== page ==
A time-delayed sample of transmission signal 40 is output from variable delay line 19 as the delayed coupled signal 57 and supplied to auxiliary port 8 of ACL 6. Interfering antenna signal 30 is fed into reference port 9 of ACL 6. A cancellation signal 65 is generated by ACL 6 via the processes of autocorrelation 66, integration 67, and finally by applying a complex weight 68 of phase and amplitude. The cancellation signal 65 is provided to summing junction 70. It is noted that when the cancellation signal 65 is injected into summing junction 70 it has substantially the same amplitude as the antenna reference signal 71, i.e., interfering antenna signal 30, however, the cancellation signal 65 is manipulated so that it is 180° out of phase with the interfering antenna signal transmitted antenna signal 30 propagated and received by antenna 4 and included in antenna signal 30 so as to substantially cancel the interfering signal. As a result, the signal remaining on the protected output 58 is substantially the same as the received antenna signal 30 provided by receiver antenna 4 without the undesired contribution from interfering transmitter 1.
ATDC Response Time
The response time of the ATDC 10 is a function of signal bandwidth, the tap spacing (ΔT), loop gain (G), and integration time constant (T). Standard control loop theory applies to the design of the loop to assure stability while allowing timely convergence. Too fast of a response allows oscillations and noisy wanderings of the control signal and thus the time delay. Too slow of a response will not allow the system to respond to dynamics of the platform environment. A value of the tap spacing, ΔT needs to be selected such that it is small enough so the autocorrelation product of the signals is monotonic in the region of ±ΔT but large enough to allow sensing of the autocorrelation difference without allowing noise to unduly perturb the control. There have been many examples in prior art of adaptive arrays to improve the performance of the control loops by the use of automatic Gain Control (AGC) and limiter circuitry that are also applicable to these control loops.
The signal bandwidth can limit the range of operation of the ATDC because of the rapid degradation of the autocorrelation with time mismatch. The range of operation can be increased by limiting the bandwidth of the signal autocorrelation by filtering, thus decreasing the rate of decay of the autocorrelation function with time mismatch. This comes at the expense of robustness to platform dynamics by slowing the response time. Range of operation can also be increased by adding more taps at spacing ΔT and combining autocorrelations from all taps to determine direction of time adjustment.
It should be understood that since the improved cosite interference (ICS) system 20 is also an adaptive control system with time-varying function, the time constant of the ATDC control loop has to be adjusted such that the ICS control can track the variation of the ATDC delay.
It should also be understood that some ICS functions will have a time-varying property that could affect the match established through the use of this time delay control method. Such functions should be implemented with a position of ta 80, or tb 82, someplace after the transmission sample pickup point 7 and before the delayed sample pick-off point 85. Such functions should have their temporal response times adjusted with those of the ATDC 10 and ACL 6 to maximize system response time of improved interference cancellation system 20.
Referring again to
It should be understood that transmission signals of other modulations and spectral characteristics will have different signal autocorrelation functions than those shown in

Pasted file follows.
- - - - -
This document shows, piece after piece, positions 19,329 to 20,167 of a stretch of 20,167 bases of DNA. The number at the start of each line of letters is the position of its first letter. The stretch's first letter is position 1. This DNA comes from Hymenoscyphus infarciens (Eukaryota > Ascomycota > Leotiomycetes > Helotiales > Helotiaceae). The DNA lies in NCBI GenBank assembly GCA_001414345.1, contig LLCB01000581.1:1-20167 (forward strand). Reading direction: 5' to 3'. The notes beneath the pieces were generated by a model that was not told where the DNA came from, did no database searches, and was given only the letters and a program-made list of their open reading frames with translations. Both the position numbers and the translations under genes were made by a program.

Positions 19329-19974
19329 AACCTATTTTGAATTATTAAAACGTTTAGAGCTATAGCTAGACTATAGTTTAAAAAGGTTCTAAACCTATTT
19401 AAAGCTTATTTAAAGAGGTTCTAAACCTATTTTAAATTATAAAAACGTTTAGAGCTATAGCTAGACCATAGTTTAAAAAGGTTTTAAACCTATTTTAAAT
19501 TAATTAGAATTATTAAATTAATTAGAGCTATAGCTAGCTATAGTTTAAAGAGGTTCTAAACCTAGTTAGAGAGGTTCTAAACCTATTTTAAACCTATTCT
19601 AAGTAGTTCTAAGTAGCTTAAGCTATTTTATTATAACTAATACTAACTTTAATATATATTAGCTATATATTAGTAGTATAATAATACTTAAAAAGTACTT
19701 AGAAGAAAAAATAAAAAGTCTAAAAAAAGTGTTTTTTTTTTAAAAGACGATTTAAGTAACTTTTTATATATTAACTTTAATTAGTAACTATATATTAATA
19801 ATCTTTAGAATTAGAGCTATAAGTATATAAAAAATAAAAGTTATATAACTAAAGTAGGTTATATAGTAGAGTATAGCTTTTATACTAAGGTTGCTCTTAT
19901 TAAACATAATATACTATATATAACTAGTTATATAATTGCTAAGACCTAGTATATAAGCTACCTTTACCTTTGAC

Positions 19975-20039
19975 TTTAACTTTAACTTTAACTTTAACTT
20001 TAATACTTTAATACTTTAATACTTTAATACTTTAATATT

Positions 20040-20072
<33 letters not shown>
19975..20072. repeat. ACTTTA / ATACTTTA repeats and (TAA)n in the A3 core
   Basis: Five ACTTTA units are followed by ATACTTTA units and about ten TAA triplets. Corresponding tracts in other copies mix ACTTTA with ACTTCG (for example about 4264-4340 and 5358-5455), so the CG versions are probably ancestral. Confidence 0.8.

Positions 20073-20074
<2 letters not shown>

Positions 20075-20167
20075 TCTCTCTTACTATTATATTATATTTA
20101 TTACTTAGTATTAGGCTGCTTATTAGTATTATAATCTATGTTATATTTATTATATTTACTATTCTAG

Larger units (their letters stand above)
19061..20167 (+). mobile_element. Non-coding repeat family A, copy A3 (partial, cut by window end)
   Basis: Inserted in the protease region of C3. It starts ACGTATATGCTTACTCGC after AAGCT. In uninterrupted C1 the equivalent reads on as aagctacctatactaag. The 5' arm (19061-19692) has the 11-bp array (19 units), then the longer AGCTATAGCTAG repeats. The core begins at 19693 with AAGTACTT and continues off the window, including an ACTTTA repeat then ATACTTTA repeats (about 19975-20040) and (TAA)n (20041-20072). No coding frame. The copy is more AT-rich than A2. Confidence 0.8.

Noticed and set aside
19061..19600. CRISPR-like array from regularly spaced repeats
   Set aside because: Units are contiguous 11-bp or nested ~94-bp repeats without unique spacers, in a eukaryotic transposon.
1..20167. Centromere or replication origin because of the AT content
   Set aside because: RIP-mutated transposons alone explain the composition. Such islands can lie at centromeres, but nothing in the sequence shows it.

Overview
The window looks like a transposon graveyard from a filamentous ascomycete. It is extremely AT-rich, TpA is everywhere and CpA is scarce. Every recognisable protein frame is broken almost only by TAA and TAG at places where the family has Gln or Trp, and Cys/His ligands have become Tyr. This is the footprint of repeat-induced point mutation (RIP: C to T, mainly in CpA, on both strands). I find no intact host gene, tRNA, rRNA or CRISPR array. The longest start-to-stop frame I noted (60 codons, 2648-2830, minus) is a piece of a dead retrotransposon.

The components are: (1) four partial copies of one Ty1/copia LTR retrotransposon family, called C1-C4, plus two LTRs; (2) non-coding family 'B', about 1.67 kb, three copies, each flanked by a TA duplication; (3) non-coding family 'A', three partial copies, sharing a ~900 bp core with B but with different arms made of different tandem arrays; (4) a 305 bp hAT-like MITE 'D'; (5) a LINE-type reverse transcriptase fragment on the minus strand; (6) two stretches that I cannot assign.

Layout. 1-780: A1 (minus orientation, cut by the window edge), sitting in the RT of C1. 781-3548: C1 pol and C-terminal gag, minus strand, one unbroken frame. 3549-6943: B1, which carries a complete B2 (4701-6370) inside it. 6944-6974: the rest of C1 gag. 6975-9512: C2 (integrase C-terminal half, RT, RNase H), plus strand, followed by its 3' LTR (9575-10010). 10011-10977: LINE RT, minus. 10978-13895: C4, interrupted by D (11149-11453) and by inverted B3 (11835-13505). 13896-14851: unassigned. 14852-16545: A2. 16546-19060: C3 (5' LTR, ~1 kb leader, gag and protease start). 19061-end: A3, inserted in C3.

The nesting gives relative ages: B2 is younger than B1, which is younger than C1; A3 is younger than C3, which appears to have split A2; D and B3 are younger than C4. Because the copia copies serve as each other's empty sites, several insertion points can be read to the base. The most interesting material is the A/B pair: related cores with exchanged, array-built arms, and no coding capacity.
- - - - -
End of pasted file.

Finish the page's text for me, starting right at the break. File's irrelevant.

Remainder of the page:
It is recognized that the integration of the autocorrelation signals 310 a-b could take place before the differencing function.
Those knowledgeable in the art will recognize that there are many alternative implementations for the discriminator function, which is shown in the present exemplary embodiment as a simple differencing operation. It is appreciated that some techniques are more suitable for scenarios where there is lower amplitude and phase mismatch in the two signal paths across the band of operation, while other techniques are more suitable for scenarios where there is higher amplitude and phase mismatch in the two signal paths across the band of operation. Moreover, each of the alternative techniques has differing levels of associated computational burden to accomplish the function. The specific implementation chosen should be a function of the type of impairment(s) in the signal path (co-channel interference, noise, multipath, amplitude/phase mismatch, bandlimiting, etc.).
It is recognized that some systems may want to have an initial or quiescent value of the digital control word, and thus T, as the starting point and that a number of methods from prior art in adaptive arrays have been used for this initialization. An example of a value would be based upon the platform dimensions and element locations.
It is recognized that the value out of the correlators for autocorrelation calculation can vary with signal level and that the use of additional gain, AGC or limiters before the correlation function can improve system performance.
It is recognized that some systems may not desire continuous operation of the adaptive time control but may desire operation only to point of steady state on turn on or by external initialization and that a number of methods from prior art in adaptive arrays have been used for the function of freezing or holding the adapted value of the digital control word.
Referring now to
Referring now to
The foregoing is to construed as only being an illustrative embodiment of this invention. Persons skilled in the art can easily conceive of alternative arrangements providing a functionality similar to this embodiment without any deviation from the fundamental principles or the scope of the invention.
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|U.S. Classification||375/354, 370/504, 375/130, 375/136, 375/219, 375/296, 712/12, 370/505, 375/316, 375/135, 358/409, 455/114.1, 455/109, 370/503, 358/424|
|Cooperative Classification||H04L27/3872, H04L27/3863, H03D1/04|
|European Classification||H04L27/38N2B, H04L27/38N2A, H03D1/04|
|Jan 14, 2009||AS||Assignment|
Owner name: BAE SYSTEMS INFORMATION AND ELECTRONIC SYSTEMS INT
Free format text: ASSIGNMENT OF ASSIGNORS INTEREST;ASSIGNOR:LACKEY, RAYMOND;REEL/FRAME:022105/0215
Effective date: 20081222
|Jul 10, 2015||FPAY||Fee payment|
Year of fee payment: 4